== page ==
Exercising with Asthma
Since breathing is so important to any physical activity, it is natural for people with asthma to be hesitant about starting an exercise program. The fear of an attack or aggravated symptoms is valid. Still, whether you have asthma or not, at least 30 minutes of exercise three to four times each week is recommended for overall health and longevity. So, how do you make sure you are getting enough physical activity, and which exercises are the best for you and your asthma?
Asthma and Sports
Many sports make great exercises for people with asthma, but some that are better than others. For example, choose activities that are short in intensity, such as baseball, volleyball, gymnastics, and wrestling. These sports feature resting periods in between the activity, which is helpful in maintaining healthy breathing patterns. They also allow you the benefits of being active without straining your respiratory system in the process. Other sports can be more intensive and harmful for your asthma because they feature long periods of physical activity. Examples of these are basketball, soccer, distance running, and hockey. With these sports, there is more running or non-stop movement, and that is why they could lead to complications with your ability to breathe correctly. In addition, cold weather activities, including cross-country skiing, ice skating, and ice hockey, are not recommended.
Asthma and Exercise
Do not let asthma stop you from enjoying your favorite exercises. Walking, either outside or on a treadmill, is excellent for your cardiovascular system and heart, along with indoor and outdoor bicycle riding. If you are a runner, stay with shorter distances or use a treadmill to make sure that you are not overdoing it. Again, the key is to focus on the length of time and the intervals of breathing required for the activity. Aerobics is especially recommended for people with asthma and can be a fun way to stay in shape. Swimming is another exercise for asthma patients as it works multiple areas of the body at once. A warmer environment helps swimmers with asthma reduce the chances of recurring symptoms, and the water relaxes their joints and muscles. Use your inhaler before you begin any form of exercise and do warm-up/cool-down stretching as well. The instant you feel any breathing irregularities, or if you have an attack, stop the activity immediately. Then, if necessary, use your inhaled medication to return your breathing to normal. Once your symptoms disappear, you can go back to the exercise you were doing, but if they continue, you need to reapply the medication and consult with your doctor.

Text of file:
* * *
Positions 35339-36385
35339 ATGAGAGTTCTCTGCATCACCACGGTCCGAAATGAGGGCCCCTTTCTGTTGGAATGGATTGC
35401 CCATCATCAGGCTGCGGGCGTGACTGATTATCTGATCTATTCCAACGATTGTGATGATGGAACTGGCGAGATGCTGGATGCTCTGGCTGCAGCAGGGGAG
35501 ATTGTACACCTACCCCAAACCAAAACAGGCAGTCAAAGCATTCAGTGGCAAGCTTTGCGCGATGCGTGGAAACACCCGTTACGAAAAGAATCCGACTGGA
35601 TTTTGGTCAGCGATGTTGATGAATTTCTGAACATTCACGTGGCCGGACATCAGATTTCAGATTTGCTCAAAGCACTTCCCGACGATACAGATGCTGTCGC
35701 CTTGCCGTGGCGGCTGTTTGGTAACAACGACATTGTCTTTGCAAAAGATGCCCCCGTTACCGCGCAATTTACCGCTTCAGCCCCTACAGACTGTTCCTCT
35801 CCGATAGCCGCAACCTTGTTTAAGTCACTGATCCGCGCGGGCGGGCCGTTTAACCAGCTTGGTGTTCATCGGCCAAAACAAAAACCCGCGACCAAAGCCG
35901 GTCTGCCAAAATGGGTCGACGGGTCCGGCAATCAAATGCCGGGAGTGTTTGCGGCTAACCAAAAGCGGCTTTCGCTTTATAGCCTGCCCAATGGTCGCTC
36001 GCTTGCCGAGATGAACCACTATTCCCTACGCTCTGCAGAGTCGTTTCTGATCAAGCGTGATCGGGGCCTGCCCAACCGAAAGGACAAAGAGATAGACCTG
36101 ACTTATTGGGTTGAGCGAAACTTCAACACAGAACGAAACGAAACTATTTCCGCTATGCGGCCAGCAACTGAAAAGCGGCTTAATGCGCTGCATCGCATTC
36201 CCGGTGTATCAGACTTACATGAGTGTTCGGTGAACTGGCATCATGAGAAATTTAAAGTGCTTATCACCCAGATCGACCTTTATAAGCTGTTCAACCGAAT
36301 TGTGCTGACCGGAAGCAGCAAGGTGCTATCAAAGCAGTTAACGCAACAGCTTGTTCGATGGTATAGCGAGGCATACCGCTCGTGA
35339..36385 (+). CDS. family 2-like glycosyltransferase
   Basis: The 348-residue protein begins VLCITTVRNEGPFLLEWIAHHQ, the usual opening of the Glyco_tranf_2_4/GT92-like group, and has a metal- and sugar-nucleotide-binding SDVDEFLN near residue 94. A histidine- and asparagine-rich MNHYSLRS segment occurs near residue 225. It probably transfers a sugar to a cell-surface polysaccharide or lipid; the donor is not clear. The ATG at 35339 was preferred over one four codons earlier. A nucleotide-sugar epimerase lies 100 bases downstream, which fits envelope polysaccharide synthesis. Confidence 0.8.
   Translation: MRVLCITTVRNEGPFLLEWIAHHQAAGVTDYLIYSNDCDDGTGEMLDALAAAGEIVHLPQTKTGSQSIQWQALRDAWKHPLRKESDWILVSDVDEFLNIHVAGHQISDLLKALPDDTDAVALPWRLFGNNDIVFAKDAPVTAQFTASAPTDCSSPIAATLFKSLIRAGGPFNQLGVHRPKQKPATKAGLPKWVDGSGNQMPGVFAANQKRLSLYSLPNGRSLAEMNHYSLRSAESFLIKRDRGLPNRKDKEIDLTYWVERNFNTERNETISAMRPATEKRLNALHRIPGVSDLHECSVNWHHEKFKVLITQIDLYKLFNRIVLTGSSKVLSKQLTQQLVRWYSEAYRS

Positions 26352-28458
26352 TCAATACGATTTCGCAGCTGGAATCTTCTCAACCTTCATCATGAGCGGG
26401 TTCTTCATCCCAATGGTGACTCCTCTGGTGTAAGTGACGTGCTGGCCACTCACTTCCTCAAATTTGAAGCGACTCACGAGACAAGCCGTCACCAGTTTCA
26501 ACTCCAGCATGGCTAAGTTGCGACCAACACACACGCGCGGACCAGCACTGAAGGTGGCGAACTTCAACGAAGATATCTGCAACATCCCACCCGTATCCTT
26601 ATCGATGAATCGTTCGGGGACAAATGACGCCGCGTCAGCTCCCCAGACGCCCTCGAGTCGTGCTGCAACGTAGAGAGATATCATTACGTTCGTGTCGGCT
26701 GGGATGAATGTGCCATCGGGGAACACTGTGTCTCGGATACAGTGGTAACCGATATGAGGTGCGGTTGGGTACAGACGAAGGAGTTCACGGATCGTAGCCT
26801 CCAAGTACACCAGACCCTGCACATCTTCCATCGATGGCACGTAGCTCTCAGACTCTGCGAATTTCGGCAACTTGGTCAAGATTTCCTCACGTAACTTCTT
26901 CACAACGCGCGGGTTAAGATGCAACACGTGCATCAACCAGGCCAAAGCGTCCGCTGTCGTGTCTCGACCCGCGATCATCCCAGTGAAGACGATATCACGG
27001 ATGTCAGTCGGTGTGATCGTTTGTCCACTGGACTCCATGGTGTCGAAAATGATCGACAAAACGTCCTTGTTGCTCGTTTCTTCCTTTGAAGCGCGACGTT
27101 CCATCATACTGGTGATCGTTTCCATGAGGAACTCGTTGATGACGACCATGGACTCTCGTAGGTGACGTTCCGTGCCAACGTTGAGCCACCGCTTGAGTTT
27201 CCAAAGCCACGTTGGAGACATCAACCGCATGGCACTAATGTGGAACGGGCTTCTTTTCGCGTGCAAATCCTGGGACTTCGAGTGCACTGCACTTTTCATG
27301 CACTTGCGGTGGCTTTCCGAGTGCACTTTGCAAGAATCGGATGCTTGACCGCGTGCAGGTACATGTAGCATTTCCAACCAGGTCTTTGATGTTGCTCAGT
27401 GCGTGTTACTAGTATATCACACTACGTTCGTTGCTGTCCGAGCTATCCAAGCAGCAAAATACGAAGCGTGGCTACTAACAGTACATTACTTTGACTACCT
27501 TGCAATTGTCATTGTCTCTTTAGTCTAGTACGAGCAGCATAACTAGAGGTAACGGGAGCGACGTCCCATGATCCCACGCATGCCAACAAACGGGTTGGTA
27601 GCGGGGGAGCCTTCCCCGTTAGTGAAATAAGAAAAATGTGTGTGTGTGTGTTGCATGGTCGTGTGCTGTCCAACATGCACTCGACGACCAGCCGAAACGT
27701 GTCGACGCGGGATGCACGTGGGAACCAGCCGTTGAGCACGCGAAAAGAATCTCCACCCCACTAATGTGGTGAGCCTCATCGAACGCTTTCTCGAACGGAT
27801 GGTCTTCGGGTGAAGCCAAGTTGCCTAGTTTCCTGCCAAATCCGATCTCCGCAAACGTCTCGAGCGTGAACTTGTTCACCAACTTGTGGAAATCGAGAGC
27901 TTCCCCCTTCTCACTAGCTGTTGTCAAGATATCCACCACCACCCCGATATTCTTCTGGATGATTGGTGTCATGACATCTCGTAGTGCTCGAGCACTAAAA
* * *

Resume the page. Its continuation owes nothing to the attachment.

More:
Things to Avoid
With asthma, temperature has the potential to trigger symptoms, so you should avoid exercising outdoors when it is cold. If you do choose to be outside for an activity, do not stay out for extended lengths, and wear a scarf or some type of a mask as protection for your mouth and nose areas. For people with allergic reactions, it is advised to remain indoors if the weather contains a high level of pollen or pollution. Check with a physician to determine which exercise program is right for you. Trying to perform any indoor or outdoor activity when you have an infection or other illness might increase your asthma symptoms. In general, rely on your judgment when you are deciding how much or how little exercise you engage in, and listen to the signs that your body provides to have a safe, healthy experience.